Circular IT series - Nutanix: Energy bill-shock must push IT to go greener & leaner
This is a guest post for Computer Weekly’s ‘circular technology economy’ series written by Sammy Zoghlami in his role as SVP EMEA, Nutanix.
Given the fact that we know the ongoing energy crisis is dramatically driving up utility bills and forcing companies to reconsider their existing IT models and even their business models, we need to look at the new balance that is emerging in world markets and global IT stacks.
Reminding us that historically, IT decisions have been based on cost and process – rather than energy efficiency, Zoghlami says that what’s happening to our bills is a reminder of how critical it is that we explore every avenue to reduce the fundamental costs of power consumption.
Let’s say it again out loud – what’s happening with our bills is driving an urgent mandate for sustainability that requires our best thinking and means we need to reconsider IT processes and architectures that have been in standard usage for decades.
So what do we need to know? Zoghlami writes as follows…
Energy consumption and sustainability are suddenly at the pinnacle of corporate agendas thanks to a cocktail of issues.
These issues include: wanting to ensure critical resources are reliably available; cost-saving opportunities; the chance to demonstrate corporate social responsibility (and hence attract and retain talent); regulatory compliance and plain old ethical conduct. With fossil fuels supplies at risk and an uncertain future for replacements, everyone knows it makes sense to protect our sources of power.
The IT industry is in an interesting position with respect to power management and sustainability.
If we see the glass half full, we can point to the incredible ways in which automation has replaced carbon-hungry processes. We can also show how physical media has been replaced by digital and the ways in which supply-chains have been rendered flexible and practical. Going forward, we may also note the scope for radical rethinking of society and commerce, using as an example the Internet of Things (IoT) in smart cities and smart agriculture and an Industry 4.0 model that is far cleaner than the generations preceding it.
Tackling tech toxins
Internally, the IT industry has also done a reasonable job of reducing use of toxins in making computer goods and in recycling. But if we take the glass-half-empty model we surely also need to acknowledge the way the datacentres have, by stealth over the years, become of concern as sources of carbon emissions.
Datacentres have usually been reckoned to account for about two per cent of US emissions: a figure that is close to that for aviation although perhaps a number that doesn’t appear too immediately scary.
But here’s the catch.
The rush to live and work digitally is leading to soaring demand for computing of all types: all those IoT devices, smart watches, smartphones, VR headsets and so on are all reporting in somewhere and that is leading to a boom in datacentre construction. Tech researcher Anders Andrae suggests that datacentres alone could account for 33 percent of all ICT electricity consumption by 2025. The challenge is exacerbated by the fact that for many years now, companies have run their own datacentres on an inefficient basis, providing the power capacity for surges in demand and worst-case-scenario disaster recovery, backup and archiving.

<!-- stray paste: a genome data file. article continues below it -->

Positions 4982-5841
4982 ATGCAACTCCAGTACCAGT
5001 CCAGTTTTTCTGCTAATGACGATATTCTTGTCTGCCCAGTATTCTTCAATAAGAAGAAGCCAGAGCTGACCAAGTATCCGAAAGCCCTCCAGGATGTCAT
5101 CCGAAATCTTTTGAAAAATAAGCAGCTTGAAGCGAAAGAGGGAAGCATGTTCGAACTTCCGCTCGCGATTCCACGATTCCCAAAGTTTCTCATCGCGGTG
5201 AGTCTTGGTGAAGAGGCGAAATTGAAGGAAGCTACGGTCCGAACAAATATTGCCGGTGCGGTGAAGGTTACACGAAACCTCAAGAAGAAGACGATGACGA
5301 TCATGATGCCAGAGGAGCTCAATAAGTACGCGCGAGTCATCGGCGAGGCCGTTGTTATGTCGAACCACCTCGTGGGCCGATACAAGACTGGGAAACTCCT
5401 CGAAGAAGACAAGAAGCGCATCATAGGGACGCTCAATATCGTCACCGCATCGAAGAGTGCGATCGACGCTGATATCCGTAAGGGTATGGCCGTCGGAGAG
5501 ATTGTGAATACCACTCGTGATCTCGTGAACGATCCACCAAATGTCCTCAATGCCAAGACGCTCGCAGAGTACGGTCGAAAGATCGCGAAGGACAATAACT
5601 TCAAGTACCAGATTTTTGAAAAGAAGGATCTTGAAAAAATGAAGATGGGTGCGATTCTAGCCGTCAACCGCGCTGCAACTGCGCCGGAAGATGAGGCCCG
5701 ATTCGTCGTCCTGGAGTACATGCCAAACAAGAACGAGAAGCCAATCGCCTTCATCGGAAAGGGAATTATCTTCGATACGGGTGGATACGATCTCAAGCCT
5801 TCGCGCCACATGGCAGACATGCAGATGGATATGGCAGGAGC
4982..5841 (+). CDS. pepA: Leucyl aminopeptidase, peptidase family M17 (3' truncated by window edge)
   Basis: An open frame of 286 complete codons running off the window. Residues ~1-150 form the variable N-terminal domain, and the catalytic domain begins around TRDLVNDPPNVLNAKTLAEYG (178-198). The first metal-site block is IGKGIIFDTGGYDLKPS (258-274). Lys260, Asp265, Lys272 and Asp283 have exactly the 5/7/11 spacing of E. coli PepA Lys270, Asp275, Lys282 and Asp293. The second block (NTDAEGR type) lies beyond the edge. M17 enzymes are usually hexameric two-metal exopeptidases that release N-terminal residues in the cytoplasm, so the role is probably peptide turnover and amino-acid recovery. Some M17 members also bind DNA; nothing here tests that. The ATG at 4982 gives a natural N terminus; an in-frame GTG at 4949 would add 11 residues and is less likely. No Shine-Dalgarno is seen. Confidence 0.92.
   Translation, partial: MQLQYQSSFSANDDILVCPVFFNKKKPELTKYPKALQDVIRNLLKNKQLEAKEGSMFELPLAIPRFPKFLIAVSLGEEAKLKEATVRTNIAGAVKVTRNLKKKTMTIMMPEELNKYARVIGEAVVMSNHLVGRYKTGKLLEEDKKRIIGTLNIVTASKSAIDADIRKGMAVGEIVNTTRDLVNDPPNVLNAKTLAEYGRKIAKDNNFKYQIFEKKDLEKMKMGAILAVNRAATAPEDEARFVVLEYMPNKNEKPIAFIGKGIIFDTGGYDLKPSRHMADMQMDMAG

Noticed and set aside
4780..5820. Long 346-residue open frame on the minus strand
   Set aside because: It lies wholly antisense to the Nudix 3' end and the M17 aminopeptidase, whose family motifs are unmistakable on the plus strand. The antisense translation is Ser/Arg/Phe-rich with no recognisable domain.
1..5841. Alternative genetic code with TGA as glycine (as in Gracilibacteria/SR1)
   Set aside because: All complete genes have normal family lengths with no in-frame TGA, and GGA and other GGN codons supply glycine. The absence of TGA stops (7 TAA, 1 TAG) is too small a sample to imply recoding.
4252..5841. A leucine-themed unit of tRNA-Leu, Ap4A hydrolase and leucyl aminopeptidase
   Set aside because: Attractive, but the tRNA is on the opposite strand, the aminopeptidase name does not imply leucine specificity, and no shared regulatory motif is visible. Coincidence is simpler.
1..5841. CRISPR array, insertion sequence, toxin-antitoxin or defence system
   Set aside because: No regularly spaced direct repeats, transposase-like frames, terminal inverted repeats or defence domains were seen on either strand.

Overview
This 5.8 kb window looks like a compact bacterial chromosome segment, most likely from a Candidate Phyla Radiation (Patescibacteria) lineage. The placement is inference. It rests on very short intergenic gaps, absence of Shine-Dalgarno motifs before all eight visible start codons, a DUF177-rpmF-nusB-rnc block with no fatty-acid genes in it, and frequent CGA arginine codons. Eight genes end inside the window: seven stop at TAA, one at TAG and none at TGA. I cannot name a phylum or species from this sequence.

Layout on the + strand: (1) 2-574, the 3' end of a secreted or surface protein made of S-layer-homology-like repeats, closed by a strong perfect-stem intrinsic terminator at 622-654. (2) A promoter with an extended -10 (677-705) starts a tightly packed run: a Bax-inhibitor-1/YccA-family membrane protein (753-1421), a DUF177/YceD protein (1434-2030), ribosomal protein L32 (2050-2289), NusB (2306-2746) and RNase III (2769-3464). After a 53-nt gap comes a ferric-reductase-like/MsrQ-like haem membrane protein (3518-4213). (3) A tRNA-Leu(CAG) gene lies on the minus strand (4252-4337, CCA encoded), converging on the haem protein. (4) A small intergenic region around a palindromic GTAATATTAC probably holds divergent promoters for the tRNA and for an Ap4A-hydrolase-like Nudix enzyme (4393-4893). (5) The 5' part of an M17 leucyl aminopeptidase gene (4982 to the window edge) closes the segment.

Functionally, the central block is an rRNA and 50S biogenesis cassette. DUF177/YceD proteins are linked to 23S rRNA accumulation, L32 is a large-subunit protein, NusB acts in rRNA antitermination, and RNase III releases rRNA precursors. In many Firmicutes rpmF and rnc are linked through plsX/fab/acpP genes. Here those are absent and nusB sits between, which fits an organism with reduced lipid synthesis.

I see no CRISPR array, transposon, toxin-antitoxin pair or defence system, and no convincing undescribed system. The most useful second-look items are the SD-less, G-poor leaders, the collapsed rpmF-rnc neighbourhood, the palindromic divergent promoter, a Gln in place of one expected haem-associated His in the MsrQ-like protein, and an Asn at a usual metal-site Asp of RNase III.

Excessive cooling is uncool
Worse, too many CIOs have tolerated very low rates of hardware utilisation (sometimes sub-10 per cent) and are spending as much on cooling as on powering server farms and associated networking and storage gear. From elevator-sized enterprise storage boxes to non-virtualised infrastructure and systems running while processes are idle, we’ve put up with an embarrassing suboptimal environment.
Power Usage Effectiveness (PUE) scores have been measured for many years but many remain laggardly. As engineers, progressive thinkers and innovators, we are obligated to look for more efficient solutions.
One productive sustainability angle to pursue is in evaluating the types of hardware deployed in datacentre computing. What is obvious is that legacy, three-tier architectures offer a wasteful model where server, storage and network elements are physically provisioned and powered. Modern hyperconverged infrastructure (HCI), by contrast, virtualises storage, networking and compute resources resulting in power-saving efficiencies and higher levels of automation for software patching, and upgrading, also saving on headcount. Better hardware utilisation, thanks to a sleeker unified design, smaller footprint and shared resources, along with a simple pay-as-you-grow expansion model generates significant power savings and lower carbon footprint for customers adopting modern HCI architectures.
Think also about the impact of software intelligence to manage capacity so you can apply resources when and where they are needed.
Such a complex and serious topic requires more depth than we have room for here, but I urge readers to consider how adopting a modern HCI architecture could immediately improve the power efficiency of their datacentres.
This step can start the process of unloading private datacenters from the burden of legacy 3-tier architecture power usage and cost.
It also delivers a strong statement on how IT decisions can deliver a positive impact on the planet. The datacentre is an excellent starting point for CIOs to apply their scientific knowledge and evaluate how modern hyperconverged infrastructure can both save costs and set a good example of sustainability leadership.